The jacket is finished! And despite having done this "slowly," not cutting any corners and going what I would normally consider "above and beyond," I think this was record time for me for a lined jacket. I started fusing the fabric on January 2, and I finished pressing last night somewhere around 11:00 p.m. And promptly cut out the next project.
FYI, if you're looking for a pattern with good instructions for bagging a lining, this is the one. I've gotten the bagging part down before, but not that well, and I've never figured out how (despite instructions in books or in patterns) how to go about machine sewing the sleeve linings to the sleeves. Sandra Betzina explained it very clearly, and this is definitely the best lining I've ever done.
That said, there is a lining issue, but it's not in how it was sewn. It lies in the fact that, once again, I put rotary cutter to fabric after 10:00 p.m. It took a little while to convince myself to sacrifice the Kashi silk for this jacket, but isn't that just another variation on the "too good to use" theory? When is the project ever going to be good enough? Just cut into the damn fabric already. So I did.
The problem being, when I went to sew the darts the next morning (8 in the jacket, 8 in the lining – can I tell you I'm tired of sewing darts?), was that I had cut two left backs. And there wasn't quite enough silk left to cut a right back that exactly matched the left. I almost chucked the whole thing and used a plain lining, but (a) I didn't have enough plain lining for a whole jacket, only sleeves, and (b) I decided that it was just the sewing gods being malicious because I hesitated to use good fabric, and I wasn't going to give them the satisfaction of pitching it. It's not that far off and the pleat in the back covers some of the mismatch, so I can live with it. How well the lining went in was my reward for not giving up on the silk.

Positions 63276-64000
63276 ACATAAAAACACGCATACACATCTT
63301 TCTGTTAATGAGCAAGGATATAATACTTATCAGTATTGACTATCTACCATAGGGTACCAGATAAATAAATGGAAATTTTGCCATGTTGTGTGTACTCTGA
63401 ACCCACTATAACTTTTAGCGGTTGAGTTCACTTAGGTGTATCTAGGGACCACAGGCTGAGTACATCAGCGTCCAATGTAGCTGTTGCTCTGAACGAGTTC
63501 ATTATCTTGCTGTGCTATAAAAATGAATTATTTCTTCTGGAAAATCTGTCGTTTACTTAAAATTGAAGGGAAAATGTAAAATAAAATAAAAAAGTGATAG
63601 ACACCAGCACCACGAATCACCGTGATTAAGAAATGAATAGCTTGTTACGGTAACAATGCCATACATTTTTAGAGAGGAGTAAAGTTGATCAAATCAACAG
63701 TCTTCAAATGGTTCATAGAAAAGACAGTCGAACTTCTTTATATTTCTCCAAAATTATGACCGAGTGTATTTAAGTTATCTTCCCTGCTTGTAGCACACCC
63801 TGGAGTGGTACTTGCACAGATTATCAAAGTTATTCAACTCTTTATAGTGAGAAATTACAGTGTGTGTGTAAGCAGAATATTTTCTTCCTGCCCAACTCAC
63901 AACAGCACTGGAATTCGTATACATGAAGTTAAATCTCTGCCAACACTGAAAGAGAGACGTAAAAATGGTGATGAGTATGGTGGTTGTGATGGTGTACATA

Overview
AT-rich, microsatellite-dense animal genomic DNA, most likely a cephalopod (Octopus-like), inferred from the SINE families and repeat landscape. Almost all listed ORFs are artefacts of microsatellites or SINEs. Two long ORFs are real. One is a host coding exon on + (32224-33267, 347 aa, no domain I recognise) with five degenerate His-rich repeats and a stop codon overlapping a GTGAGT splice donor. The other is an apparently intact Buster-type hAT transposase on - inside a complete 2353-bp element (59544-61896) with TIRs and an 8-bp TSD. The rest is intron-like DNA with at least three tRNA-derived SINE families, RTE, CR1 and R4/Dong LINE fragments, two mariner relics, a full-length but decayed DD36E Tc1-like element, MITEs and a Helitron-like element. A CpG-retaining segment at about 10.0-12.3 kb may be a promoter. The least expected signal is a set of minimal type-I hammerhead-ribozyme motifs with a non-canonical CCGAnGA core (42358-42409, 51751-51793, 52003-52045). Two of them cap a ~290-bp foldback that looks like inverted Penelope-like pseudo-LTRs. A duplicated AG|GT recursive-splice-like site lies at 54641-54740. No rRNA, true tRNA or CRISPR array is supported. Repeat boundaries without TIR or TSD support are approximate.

I pressed everything one last time and was trying it on when the boy got here last night. Sometimes his cluelessness is cute; sometimes not. This was one of those not times. He has this idea that the clothing we make should cost less than the crap you buy in the stores. He said, "What did this cost, about $10?" Yes, per yard for the fabric, so that's $25, and then $12 for the silk lining, a little more for the acetate sleeve lining, and 2 yards of flannel for the underlining, and a separating zipper, and about 10 hours of my time. But that's not why I do it. He doesn't understand why I would go to all that effort unless I'm getting it for pennies on the dollar.
It's not even really about the clothes, it's about the process. Clothes are just the visible reward I get for doing something I love.
Next up: BWOF 2/2007 #113 - a skirt to be worn with the jacket, fabric stash-swapped with Trena. I think that's going to be the theory for sewing this year (unless I'm interrupted by something like a gift or a special occasion outfit) - each project has to be able to be worn with the previous project. This will ensure that everything I make will work together. I'm pretty good about my colors now (as opposed to in the past, which explains some random purple stretch velvet deep in stash), but this will definitely keep me from those occasional "but it was so pretty" color choices that make me look like death sucking a lemon.